From a Restless Pen

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The Rains

The water lapped against the docks, the boats swaying in their slips with the gentle motion of the lake. The gray day was brightened only by the sounds of weekend sailors tending to their crafts, the music of their laughter warm on the cold damp breeze.

I gazed down through the murky depths, wondering how long it had been since I’d stood in this same spot searching for something inside myself. The captain broke into my reverie, seemingly reading my mind.

“Do you remember the last time you were here, Kitten?”

I calculated the time that had passed in silence before responding. I realized that it had been more years than I knew. It seemed like just yesterday that we’d spent that summer together here; a summer of friendship, love, laughter and unequaled companionship. In that long ago moment, when the breeze had been warm and it was our laughter that filled the afternoon, I stood in this same spot staring down into the water and had found direction. That summer my life had begun anew. I was instantly ashamed of how far astray from that path I had deviated.

Like the seasons, I had changed. I hardly felt like that girl anymore, the “wild child” as the captain had called me, with a zest for life, finding wonderment in the rain, the skies, and the world around me. She had been replaced with an older, more restrained version – having grown quiet and introspective. Age and life had challenged her and she had lost both courage and self as casualties of those battles. And like any recovery, mine had been slow and painful. But now I was feeling restless again and dreams of rocky shores and the east coast had begun to seep into my consciousness again.

I turned my head from the water and the baited line that bobbed with the waves, studying the captain. His profile contrasted the bleak, rainy afternoon. He had always been larger than life to me and I was often humbled by his presence and our tender friendship. He has been friend, and sometimes foe, teacher and mentor to me over the years. He was one of those rare people who enter our lives and forever change us and how we view the world… and ourselves. He’d entered my life at a tumultuous time and in him, I had found understanding and acceptance, both from him and in myself.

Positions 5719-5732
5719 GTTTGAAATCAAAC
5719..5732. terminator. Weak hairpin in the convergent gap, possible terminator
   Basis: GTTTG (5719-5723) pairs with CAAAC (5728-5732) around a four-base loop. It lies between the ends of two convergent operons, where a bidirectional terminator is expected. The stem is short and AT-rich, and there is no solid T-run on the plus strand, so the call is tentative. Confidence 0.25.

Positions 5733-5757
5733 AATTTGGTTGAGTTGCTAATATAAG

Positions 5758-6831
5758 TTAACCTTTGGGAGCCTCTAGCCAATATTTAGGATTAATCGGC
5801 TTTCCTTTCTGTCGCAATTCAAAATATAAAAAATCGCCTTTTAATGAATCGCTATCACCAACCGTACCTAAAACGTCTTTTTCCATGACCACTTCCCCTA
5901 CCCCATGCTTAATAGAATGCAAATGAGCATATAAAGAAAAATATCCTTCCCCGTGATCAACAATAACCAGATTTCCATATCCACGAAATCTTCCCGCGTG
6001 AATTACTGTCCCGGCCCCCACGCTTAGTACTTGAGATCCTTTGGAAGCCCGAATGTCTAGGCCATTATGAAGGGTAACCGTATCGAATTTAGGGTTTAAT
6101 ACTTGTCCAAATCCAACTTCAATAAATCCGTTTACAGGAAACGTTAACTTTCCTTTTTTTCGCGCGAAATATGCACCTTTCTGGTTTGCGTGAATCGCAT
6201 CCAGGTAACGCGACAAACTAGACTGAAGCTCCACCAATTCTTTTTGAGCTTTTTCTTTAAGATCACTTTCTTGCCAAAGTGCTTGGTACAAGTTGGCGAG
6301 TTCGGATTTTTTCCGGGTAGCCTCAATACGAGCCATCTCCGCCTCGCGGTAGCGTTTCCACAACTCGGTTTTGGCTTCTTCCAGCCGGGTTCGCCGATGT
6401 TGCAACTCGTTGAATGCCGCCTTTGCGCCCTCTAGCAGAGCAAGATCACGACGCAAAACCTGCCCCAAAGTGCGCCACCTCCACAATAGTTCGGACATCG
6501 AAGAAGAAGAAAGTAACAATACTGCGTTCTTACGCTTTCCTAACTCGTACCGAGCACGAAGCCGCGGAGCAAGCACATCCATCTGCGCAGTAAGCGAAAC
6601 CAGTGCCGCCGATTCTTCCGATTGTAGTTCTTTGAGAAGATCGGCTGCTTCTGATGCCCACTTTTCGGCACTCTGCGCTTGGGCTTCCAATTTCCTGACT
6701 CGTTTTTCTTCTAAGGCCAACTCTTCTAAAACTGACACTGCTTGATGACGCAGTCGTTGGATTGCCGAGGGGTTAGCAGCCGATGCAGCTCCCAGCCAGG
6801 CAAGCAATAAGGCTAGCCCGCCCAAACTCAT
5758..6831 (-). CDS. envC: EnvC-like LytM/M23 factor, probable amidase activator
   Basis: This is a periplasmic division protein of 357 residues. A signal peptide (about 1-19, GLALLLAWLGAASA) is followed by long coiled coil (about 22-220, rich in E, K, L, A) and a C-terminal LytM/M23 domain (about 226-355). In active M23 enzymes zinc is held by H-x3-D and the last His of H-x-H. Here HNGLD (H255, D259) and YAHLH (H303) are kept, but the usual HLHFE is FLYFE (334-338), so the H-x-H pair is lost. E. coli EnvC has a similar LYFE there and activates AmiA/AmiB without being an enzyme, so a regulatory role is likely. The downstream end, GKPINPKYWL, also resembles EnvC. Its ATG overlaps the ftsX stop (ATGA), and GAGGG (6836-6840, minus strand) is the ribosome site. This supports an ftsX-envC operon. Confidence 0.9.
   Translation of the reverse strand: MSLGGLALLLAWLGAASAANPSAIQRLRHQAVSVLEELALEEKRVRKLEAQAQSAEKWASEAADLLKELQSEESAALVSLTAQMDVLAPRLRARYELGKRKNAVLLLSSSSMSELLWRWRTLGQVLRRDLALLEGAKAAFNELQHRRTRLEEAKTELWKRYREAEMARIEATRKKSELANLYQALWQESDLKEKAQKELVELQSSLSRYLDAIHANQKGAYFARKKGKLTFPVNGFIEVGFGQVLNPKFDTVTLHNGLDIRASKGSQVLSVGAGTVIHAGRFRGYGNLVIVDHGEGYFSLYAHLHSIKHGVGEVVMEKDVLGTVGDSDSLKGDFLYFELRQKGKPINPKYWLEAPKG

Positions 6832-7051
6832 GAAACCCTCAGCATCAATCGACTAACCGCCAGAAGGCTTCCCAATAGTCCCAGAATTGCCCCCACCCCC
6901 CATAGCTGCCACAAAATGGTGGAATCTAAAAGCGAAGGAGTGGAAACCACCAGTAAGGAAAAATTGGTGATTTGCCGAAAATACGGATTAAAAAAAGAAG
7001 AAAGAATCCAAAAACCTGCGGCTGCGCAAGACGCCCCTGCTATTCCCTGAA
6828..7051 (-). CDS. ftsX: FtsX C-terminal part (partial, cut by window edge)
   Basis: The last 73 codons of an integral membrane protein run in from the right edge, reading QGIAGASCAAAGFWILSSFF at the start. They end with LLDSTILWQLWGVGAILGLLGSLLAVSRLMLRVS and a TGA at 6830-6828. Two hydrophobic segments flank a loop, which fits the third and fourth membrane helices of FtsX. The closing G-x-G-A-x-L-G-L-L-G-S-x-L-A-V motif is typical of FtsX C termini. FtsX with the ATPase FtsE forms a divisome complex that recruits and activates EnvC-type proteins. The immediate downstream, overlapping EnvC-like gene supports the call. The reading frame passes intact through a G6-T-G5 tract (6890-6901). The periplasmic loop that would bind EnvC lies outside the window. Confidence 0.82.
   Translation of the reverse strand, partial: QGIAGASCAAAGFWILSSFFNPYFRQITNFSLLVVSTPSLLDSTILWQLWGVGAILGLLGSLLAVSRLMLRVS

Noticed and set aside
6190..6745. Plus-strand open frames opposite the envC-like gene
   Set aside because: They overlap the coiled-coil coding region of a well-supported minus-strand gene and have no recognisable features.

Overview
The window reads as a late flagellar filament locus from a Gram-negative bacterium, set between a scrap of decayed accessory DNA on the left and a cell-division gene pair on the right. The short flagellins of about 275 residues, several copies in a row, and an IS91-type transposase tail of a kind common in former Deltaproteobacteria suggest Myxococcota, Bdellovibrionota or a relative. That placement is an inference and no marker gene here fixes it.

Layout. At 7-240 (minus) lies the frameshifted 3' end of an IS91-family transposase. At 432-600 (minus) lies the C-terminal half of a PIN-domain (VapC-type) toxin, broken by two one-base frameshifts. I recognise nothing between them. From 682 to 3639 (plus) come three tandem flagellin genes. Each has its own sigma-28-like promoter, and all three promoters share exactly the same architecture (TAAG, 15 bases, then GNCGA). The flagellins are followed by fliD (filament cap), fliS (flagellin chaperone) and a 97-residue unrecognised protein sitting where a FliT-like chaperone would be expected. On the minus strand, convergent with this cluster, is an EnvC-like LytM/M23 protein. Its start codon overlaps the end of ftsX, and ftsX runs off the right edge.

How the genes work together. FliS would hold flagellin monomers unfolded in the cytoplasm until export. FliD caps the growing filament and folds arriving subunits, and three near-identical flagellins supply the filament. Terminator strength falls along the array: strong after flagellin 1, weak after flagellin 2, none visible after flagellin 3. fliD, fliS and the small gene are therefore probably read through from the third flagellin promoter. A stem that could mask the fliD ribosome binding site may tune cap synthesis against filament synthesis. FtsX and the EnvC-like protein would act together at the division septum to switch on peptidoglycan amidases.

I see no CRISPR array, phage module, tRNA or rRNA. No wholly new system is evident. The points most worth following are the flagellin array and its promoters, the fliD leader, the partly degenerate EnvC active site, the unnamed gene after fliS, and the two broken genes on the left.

He, too, seemed deep in thought and more subdued than the man I remembered. I thought about our previous conversation that afternoon, and how life can change you in such a short time.

“Do you sometimes think about that summer, Captain,” I asked. “Was it just me, or was it really as magical as I remembered?”

“Oh, most definitely, Kitten. I think we all felt it,” he answered quietly.

I nodded silently, my mind straying again to summer nights spent sitting with a fishing pole in one hand and a drink in the other, of the bond we’d shared and the words that had passed between us. I’ve thought about those nights many times over the years and longed for that same hunger and bright hope for the future again. I found myself longing again to belong with those like me - their minds haunted, their souls seeking, their sirens calling. Though much has changed since that summer so long ago, the ghosts have remained in my thoughts, haunting me sometimes in the dead of night with what-might-have-beens. Over the years, I rationalized away the magic and the importance of those times to changes in myself and the rose-colored hue that hindsight lends to almost every yesterday. But in that moment I knew that every taste, every smell, every feeling had been real.

The pale sun sunk deeper in the horizon, the icy waters stealing away the last of the day. I realized with a pang of regret it was time to leave. I gently touched the Captain’s arm and nodded sadly. I drank it all in one more time – the boat, the people, the man beside me. I watched the surface of the lake dimple with heavy raindrops, so reminiscent of another afternoon, and shivered, hoping it wasn’t too late to find summer again.

Filed under creative writing spilled ink nostalgia captain summer

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